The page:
In a large-scale field trial, conducted between 2000 and 2001, the test drivers used the Active Accelerator Pedal for between 6 and 12 months in their regular cars. The drivers’ evaluations, elicited by questionnaires after one month of usage and at the end of the trial, were analysed with ANOVA (repeated-measure) and compared to the objectively measured effects in the same trial. The drivers found the system to be effective in decreasing their speed and believed their risk of being fined for speeding decreased drastically. On the other hand, their workload increased and their emotional state deteriorated. They reported an increased feeling of obstructing other drivers and reduced driving enjoyment. Between-subject effects showed a different way of using the system depending on age; younger drivers used the supporting function of the system more, while older drivers found the counter force more of a command to lower their speed. Time effects showed the importance of long-term evaluations and the interaction effects demonstrated how development of driver responses over time depend on driver type and initial attitude. Comparing driver subjective experiences and objectively measured effects, discrepancies were found in the magnitude of speed changes and car-following distances. The delegation of responsibility coincided well with the objectively measured effects. (Less)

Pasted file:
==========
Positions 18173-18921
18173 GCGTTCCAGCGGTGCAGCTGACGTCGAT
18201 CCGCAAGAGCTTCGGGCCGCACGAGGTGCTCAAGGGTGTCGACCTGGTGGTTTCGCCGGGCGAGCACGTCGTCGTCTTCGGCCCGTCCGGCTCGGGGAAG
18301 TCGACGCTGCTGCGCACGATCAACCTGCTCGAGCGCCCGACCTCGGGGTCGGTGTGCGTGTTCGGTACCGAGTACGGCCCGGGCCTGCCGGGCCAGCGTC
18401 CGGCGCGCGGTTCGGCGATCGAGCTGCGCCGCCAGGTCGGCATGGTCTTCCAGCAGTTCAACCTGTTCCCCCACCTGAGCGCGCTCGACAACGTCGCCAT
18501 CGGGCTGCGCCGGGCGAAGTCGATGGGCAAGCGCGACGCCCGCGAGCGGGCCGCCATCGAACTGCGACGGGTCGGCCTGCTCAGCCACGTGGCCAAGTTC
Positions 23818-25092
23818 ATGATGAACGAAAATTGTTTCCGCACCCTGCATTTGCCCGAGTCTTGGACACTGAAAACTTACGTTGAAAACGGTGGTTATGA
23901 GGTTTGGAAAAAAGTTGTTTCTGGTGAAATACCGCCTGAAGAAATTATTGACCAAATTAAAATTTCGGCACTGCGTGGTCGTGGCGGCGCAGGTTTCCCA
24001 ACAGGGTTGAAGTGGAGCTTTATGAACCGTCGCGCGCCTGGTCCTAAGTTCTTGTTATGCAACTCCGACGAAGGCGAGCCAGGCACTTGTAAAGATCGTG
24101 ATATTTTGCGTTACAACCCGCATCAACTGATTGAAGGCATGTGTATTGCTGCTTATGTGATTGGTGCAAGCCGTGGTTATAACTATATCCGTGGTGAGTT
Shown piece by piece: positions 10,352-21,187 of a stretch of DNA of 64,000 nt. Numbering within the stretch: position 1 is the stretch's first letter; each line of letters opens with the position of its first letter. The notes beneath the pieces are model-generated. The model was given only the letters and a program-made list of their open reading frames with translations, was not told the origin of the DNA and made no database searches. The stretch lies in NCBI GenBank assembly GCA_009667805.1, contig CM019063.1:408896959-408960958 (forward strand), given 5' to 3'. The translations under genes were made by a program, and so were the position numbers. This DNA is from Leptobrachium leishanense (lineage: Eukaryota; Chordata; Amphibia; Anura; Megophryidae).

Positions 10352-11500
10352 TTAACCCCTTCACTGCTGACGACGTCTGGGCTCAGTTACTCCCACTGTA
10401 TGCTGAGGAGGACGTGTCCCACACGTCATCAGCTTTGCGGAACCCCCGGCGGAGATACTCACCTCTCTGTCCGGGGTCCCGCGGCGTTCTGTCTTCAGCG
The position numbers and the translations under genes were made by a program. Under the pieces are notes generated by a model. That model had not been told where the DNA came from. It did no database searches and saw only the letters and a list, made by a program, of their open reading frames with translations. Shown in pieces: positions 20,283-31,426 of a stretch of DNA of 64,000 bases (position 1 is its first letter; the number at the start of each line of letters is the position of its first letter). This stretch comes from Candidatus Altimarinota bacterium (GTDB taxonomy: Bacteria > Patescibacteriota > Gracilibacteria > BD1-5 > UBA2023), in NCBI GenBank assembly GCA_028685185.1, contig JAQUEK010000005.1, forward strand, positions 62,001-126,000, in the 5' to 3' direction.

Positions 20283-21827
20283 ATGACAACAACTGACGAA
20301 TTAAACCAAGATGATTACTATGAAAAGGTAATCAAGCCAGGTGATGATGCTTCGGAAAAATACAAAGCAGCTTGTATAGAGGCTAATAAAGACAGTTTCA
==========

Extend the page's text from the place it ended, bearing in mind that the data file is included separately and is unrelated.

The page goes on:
Document type: Article
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